Leaving nursing - page 5

This is my first post, but I have been reading the boards for about 2 months now. I need some advice- I am considering leaving nursing after only being out for 2 years. The reasons I'm considering... Read More

  1. by   fayejum
    Quote from nursemjb
    But she has to mention her last two jobs because every application now says that if any section is judged to be untrue or incomplete they can fire you on the spot. So either way you are hosed. I'm going through this right now, too. Plus age discrimination, which I can't prove. Sorry for the pity party......
    I hope you have found a job
    Last edit by fayejum on Jul 21, '06 : Reason: do not want to leave certain infto
  2. by   RedBait
    Quote from nursemjb
    But she has to mention her last two jobs because every application now says that if any section is judged to be untrue or incomplete they can fire you on the spot. So either way you are hosed. I'm going through this right now, too. Plus age discrimination, which I can't prove. Sorry for the pity party......
    I'm pretty sure you don't have to list any job that you didn't complete orientation or probation or at least six months. Someone earlier said get better references, this is worth repeating: get better references. Ask before you list a reference, be sure they can give you a good one. Consider nursing school instructors, but ask first. Good luck, I'm sure there is a perfect job out there for you, keep trying.
  3. by   RedBait
    Quote from nursemjb
    But she has to mention her last two jobs because every application now says that if any section is judged to be untrue or incomplete they can fire you on the spot. So either way you are hosed. I'm going through this right now, too. Plus age discrimination, which I can't prove. Sorry for the pity party......
    Consider applying for a job at the VA. Civilian government jobs pay well, have good benefits, and great retirement. I just got a job two years ago at an Army hosp and I was 58, no problem. The federal government is most careful to not discriminate for any reason.
  4. by   nursemjb
    Quote from fayejum
    I have not reported jobs and no one has ever found out.
    You may have been lucky.....but in my life WHENEVER I do anything wrong I always get caught...some kind of karma thing....I don't know.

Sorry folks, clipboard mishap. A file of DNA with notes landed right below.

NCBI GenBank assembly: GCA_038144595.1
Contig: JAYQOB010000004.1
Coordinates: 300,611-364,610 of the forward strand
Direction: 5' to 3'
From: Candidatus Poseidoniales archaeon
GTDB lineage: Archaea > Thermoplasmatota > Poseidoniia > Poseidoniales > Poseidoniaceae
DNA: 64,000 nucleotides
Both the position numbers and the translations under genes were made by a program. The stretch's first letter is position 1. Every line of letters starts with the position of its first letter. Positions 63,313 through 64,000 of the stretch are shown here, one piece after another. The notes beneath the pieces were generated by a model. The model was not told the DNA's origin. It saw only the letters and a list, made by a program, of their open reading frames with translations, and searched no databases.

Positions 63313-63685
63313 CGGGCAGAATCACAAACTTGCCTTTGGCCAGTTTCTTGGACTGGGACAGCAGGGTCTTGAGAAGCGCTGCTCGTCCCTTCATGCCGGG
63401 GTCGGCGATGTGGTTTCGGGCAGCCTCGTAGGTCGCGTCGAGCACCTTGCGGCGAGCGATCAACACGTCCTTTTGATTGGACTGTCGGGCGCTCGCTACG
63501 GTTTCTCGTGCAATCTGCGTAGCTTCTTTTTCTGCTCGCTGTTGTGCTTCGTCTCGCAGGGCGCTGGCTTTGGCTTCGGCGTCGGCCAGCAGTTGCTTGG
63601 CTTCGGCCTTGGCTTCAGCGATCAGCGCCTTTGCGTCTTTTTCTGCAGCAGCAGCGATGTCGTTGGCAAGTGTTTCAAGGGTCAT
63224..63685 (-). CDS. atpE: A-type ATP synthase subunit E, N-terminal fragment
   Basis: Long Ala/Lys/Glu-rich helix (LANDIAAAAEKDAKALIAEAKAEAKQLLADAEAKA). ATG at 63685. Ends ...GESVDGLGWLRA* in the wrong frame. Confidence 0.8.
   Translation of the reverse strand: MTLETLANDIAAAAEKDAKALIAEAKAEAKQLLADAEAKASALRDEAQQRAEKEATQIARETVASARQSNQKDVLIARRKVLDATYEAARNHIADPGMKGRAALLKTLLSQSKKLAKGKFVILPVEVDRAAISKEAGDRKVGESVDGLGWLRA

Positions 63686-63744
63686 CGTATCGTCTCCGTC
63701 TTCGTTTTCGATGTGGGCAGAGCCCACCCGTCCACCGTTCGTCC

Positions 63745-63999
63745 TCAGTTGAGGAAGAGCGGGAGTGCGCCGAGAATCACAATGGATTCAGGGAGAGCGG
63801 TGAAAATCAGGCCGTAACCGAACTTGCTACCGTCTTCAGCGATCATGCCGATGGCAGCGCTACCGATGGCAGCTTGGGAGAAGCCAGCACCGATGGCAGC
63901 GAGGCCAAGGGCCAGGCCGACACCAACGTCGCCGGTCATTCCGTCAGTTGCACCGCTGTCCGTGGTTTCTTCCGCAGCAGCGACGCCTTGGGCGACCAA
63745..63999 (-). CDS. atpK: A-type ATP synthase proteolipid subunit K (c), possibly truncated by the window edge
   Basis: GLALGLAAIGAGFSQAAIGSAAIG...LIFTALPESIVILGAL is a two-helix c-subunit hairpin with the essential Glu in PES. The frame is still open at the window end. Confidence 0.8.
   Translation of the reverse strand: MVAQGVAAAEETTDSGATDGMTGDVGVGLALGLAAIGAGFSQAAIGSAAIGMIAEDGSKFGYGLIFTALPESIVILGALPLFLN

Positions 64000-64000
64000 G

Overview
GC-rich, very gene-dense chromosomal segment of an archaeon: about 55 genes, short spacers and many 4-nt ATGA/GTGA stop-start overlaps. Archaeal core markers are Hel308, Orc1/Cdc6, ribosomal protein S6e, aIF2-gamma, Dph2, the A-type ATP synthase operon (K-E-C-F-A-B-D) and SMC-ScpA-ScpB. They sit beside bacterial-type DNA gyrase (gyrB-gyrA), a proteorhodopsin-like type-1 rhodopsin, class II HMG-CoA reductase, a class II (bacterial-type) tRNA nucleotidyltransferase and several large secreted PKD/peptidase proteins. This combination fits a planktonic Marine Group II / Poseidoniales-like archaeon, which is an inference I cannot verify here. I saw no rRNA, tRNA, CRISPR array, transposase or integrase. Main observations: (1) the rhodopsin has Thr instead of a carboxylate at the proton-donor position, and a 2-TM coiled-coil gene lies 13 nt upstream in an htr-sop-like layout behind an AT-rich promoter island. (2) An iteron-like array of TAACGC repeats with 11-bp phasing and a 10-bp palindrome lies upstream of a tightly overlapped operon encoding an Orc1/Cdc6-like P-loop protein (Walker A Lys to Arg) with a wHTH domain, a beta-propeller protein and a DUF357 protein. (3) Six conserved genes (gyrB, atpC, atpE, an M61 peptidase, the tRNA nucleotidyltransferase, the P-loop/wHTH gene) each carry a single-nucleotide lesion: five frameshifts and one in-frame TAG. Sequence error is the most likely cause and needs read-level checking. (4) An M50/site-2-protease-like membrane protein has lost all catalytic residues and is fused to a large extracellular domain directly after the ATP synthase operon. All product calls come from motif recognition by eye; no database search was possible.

I also don't like to lie or omit, it just bugs me. Except when someone asks you how they look...you tell them fine, even if you think they look like a dog...
    Or are they fat, of course you say NO......
  5. by   mattsmom81
    Quote from RedBait
    Consider applying for a job at the VA. Civilian government jobs pay well, have good benefits, and great retirement. I just got a job two years ago at an Army hosp and I was 58, no problem. The federal government is most careful to not discriminate for any reason.

    Wow..the VA has my respect then in this regard...I had the impression the government enforces age limits in most of their jobs. I do know the application process is very tedious and exact for government jobs and they tend to want to know EVERY detail of the job history. I forgot to list a few 2 month jobs I took that didn't work out and they didn't go for that...many nurse employers want every detail and they of course use that info to benefit them. Like mentioned earlier,if you DO fail to give every detail,and they find out later, they can fire ya on the spot. Most applications here have a signed disclaimer stating we understand this. In an employment-at-will state like mine, we seem to have few rights unless employers violate some gross federal law that can be solidly proven.
  6. by   nursemjb
    Quote from mattsmom81
    Wow..the VA has my respect then in this regard...I had the impression the government enforces age limits in most of their jobs. I do know the application process is very tedious and exact for government jobs and they tend to want to know EVERY detail of the job history. I forgot to list a few 2 month jobs I took that didn't work out and they didn't go for that...many nurse employers want every detail and they of course use that info to benefit them. Like mentioned earlier,if you DO fail to give every detail,and they find out later, they can fire ya on the spot. Most applications here have a signed disclaimer stating we understand this. In an employment-at-will state like mine, we seem to have few rights unless employers violate some gross federal law that can be solidly proven.